Canadian men's volleyball team wins final Rio spot at last-chance Olympic qualifier
Dramatic final day of competition seals 1st Summer Games appearance since Barcelona
It has been a 24-year wait for Canadian men's volleyball but even after winning their final game of the last-chance Olympic qualifying tournament, Canada was made to wait just a little more.
Canada's hopes came down to the final day tournament and for the first time since Barcelona in 1992, Canada will have an entry in men's volleyball in an Olympic Games.
"I don't know how to express it. It's been 10 years at working hard at rebuilding the program," said head coach Glenn Hoag, who was a player on the Canadian team that finished fourth in Los Angeles in 1984. "A lot of people were pitching in with their ideas and their motivation so it's a great, great feeling."
As the tournament wound through its final few days, it looked as though it would come down to Canada and China for the last available berth. But after pulling off two straight wins, including one over China, Australia made a very late push for a spot.
After their five-set encounter with China (25-16, 20-25, 24-26, 25-20, 15-9) which was a tense affair in and of itself, Canada had to wait nervously as Poland quickly defeated Australia in three sets. The floor in Canada's hotel became one of celebration, hugs and tears.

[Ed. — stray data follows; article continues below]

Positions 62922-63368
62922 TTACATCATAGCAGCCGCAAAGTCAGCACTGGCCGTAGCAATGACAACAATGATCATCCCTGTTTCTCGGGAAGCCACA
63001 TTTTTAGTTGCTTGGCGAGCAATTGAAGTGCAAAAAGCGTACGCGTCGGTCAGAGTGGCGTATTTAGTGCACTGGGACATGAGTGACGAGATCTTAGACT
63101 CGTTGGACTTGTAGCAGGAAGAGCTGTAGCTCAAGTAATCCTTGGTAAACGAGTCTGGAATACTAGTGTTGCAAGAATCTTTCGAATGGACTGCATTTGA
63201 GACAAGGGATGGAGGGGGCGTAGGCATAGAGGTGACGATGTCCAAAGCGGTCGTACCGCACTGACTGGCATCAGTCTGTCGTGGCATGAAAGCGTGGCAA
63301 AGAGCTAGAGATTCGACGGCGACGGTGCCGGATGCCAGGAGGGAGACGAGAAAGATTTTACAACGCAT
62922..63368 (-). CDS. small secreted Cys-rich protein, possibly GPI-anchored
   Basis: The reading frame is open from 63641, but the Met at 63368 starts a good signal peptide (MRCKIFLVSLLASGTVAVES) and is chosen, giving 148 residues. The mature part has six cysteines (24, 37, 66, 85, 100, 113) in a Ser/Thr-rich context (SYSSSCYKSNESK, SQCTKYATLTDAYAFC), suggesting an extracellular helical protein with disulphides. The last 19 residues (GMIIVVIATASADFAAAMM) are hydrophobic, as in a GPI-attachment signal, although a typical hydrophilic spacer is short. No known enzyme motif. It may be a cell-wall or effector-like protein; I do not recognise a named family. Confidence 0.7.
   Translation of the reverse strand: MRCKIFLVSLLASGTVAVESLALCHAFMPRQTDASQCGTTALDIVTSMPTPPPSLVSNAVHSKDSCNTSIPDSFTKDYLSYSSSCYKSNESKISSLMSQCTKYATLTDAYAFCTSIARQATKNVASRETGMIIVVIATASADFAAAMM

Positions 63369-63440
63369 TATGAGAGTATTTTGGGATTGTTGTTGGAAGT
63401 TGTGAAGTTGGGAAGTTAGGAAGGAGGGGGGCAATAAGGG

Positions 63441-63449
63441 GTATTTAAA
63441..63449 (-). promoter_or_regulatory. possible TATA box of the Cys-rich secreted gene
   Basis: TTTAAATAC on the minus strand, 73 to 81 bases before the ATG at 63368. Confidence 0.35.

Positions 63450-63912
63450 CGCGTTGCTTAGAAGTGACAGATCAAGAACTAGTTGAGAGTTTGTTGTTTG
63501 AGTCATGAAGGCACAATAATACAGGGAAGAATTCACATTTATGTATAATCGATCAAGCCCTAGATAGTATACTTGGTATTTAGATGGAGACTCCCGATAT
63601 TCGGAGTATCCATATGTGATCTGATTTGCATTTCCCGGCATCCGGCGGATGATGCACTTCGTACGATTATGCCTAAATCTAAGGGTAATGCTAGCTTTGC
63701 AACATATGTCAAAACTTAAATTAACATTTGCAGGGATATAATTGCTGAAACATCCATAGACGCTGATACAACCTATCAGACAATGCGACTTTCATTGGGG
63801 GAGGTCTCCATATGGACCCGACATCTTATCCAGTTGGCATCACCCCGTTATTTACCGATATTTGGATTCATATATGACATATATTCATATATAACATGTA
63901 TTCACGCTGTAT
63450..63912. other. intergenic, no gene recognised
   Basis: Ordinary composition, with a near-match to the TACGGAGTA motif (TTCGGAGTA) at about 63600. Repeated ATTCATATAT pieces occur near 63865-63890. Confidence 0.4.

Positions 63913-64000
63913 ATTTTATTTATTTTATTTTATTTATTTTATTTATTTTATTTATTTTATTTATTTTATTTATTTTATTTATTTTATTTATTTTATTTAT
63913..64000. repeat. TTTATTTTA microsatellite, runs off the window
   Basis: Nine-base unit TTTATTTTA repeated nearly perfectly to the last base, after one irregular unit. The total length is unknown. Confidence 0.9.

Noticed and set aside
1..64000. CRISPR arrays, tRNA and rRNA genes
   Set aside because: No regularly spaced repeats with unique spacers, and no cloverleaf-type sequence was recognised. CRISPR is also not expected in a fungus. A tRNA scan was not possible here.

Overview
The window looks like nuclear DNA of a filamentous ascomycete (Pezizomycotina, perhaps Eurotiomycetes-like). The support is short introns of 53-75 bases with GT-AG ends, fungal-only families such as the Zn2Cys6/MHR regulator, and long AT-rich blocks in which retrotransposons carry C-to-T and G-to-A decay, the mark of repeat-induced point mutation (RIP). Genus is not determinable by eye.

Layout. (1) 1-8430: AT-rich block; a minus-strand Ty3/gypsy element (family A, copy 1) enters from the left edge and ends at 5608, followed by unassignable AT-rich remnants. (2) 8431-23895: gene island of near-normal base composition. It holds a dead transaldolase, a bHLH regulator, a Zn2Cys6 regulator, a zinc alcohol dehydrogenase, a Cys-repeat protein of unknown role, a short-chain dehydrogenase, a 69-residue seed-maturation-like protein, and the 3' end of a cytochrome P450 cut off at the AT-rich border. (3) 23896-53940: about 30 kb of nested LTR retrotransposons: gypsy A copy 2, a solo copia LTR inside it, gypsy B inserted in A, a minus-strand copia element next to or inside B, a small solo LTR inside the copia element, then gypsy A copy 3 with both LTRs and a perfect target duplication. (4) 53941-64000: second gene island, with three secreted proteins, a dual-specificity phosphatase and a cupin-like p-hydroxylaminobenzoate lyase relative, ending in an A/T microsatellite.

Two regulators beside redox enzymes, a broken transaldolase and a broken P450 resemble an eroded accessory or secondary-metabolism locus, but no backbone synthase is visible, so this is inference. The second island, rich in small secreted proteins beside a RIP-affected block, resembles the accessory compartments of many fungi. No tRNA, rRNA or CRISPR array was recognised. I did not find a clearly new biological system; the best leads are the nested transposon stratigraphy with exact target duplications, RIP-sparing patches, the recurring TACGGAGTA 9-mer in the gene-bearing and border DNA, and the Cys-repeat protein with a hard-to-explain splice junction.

"We're not really a volleyball nation and we fight a lot of forces because of that," said libero Dan Lewis. "I'm so proud of everybody that's ever leant an ear and supported us all the way through. Canada, we did this for you."
Olympic lives on the line
Canada looked like it was going to be in control after a comfortable win in the first set but then lost the next two with a number of mistakes in the second and then saw a late lead disappear in the third.
Their Olympic lives were suddenly on the line in the fourth set as they had to at least push the match to a fifth set to stay alive. At the same time, China couldn't allow it to get to a fifth set or their own Olympic hopes would be over.
Showing so much poise under pressure, Canada pulled away late, which seemed to deflate the Chinese spirits and Canada cruised in the fifth set.
"They never let up," said Hoag. "It's been a great experience for me and a great experience for them to learn and qualifying for the Olympics is just the cherry on the cake."
Far from being satisfied with just qualifying, Canada now has bigger plans. They know they can compete with some of the top teams in the world and feel that an international breakthrough is coming.
"We're here. Be scared of us. We're coming and this is just the start for this group. We're a young group," said Gavin Schmitt, who showed glimpses that his best form is coming back after a stress fracture operation sidelined him for a number of months prior to this tournament.
"[We want a] medal around our neck. We don't want to settle for anything less. We're not going there to be tourists. We're going there to win some medals and we're going to get on that podium."